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  • Jun 17, 2019

Swallowing difficulties impact many

Swallowing disorders can hinder a person’s ability to eat, drink and take medications

By Krista Healy, Speech Pathologist

Swallowing disorders impact between 300,000 - 600,000 people across the United States each year and the effect on daily life can be severe. It is critical that individuals understand the treatment options available should they or a and loved one experience difficulty swallowing.

Swallowing disorders, also called dysphagia, can hinder a person's ability to eat, drink and take medications. These disorders are diagnosed and treated by speech-language pathologists, making June - National Dysphagia Awareness Month - an excellent opportunity to learn more about this common problem.

A person's ability to swallow seems effortless but in reality this is a very complex process with room for error. Roughly 50 pairs of muscles and nerves work to receive food into the mouth, prepare it, and move it from the mouth to the stomach. People who experience difficulty swallowing can be at risk for serious health repercussions, reduced enjoyment of eating, and even social isolation—given that so many social interactions, celebrations, and holidays largely revolve around food. It's important for people to know that treatment for these disorders is available and can greatly improve quality of life.

Swallowing disorders are often caused by stroke or brain injury, Parkinson's disease, multiple sclerosis, Alzheimer's disease and amyotrophic lateral sclerosis. They can also result from problems that affect a person's head or neck, such as cancer, injuries, or surgery. Some of the signs of a swallowing disorder include coughing during or right after eating, wet or gurgly sounding voice, feeling like food is stuck in one's throat and pain or discomfort during eating or drinking.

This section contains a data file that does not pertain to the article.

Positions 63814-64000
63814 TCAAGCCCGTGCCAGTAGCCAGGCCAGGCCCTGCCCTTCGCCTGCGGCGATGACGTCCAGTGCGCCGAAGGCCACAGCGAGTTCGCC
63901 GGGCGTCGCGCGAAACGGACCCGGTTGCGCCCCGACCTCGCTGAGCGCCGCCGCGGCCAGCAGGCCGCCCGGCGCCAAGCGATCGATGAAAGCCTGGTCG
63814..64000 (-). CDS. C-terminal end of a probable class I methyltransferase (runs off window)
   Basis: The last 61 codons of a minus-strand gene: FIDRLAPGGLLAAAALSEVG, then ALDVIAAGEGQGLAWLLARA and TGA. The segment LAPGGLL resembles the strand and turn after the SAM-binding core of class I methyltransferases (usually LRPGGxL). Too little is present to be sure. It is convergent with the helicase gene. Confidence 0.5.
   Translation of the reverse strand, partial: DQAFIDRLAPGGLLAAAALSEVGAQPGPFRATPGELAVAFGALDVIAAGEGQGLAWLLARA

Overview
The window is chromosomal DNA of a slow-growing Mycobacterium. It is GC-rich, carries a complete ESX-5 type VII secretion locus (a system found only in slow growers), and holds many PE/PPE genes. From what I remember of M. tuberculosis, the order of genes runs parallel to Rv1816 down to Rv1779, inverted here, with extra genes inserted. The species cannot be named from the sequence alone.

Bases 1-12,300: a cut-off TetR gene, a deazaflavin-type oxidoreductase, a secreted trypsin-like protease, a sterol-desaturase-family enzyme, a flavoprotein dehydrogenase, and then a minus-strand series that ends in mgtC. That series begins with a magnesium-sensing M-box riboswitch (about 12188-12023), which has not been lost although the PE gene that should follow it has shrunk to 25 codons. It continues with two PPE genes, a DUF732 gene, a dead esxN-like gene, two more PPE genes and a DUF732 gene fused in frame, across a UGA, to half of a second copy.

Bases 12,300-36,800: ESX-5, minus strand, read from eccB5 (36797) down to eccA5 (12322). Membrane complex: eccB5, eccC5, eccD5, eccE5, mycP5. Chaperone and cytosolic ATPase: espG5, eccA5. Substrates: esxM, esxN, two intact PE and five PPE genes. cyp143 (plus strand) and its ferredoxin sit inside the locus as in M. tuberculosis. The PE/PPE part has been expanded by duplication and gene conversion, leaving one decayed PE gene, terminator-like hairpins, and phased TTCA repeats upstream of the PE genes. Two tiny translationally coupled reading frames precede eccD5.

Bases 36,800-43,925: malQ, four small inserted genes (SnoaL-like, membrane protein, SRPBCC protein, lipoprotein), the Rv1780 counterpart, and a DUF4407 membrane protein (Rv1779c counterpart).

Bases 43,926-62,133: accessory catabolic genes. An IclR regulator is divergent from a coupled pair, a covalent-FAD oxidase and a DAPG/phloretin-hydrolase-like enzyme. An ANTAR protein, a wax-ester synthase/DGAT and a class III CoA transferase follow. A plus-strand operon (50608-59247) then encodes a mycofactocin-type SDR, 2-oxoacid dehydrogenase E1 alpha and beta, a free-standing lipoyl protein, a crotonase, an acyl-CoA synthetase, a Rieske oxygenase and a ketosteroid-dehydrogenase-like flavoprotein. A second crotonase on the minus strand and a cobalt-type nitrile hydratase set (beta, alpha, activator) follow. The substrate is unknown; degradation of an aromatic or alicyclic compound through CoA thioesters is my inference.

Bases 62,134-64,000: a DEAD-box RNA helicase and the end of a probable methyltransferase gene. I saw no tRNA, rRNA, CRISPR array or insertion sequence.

In evaluating a patient for a potential disorder, a speech-language pathologist will observe how a person's muscles work when they swallow. They may perform special tests to see inside a patient's throat. Treatment may include specialized exercises to improve muscle movement, positions or strategies to help the person swallow more effectively, and specific food and liquid textures that are easier and safer to swallow.

In many cases, treatment can help fully restore a person's ability to eat and drink—allowing them to enjoy food to the degree they did prior to injury or disease. This may be the case even if they begin on a modified diet of special food. The goal is for this to be a temporary situation. People who experience stroke and other conditions can go on to live many decades, making effective treatment for swallowing so important.

If you have concerns for yourself or a family member, contact the CHA Rehabilitation Department at 617-591-4600. You can also find a list of certified speech-language pathologists at

This articles provide general information for educational purposes only. The information provided in this article, or through linkages to other sites, is not a substitute for medical or professional care, and you should not use the information in place of a visit, call consultation or the advice of your physician or other healthcare provider.

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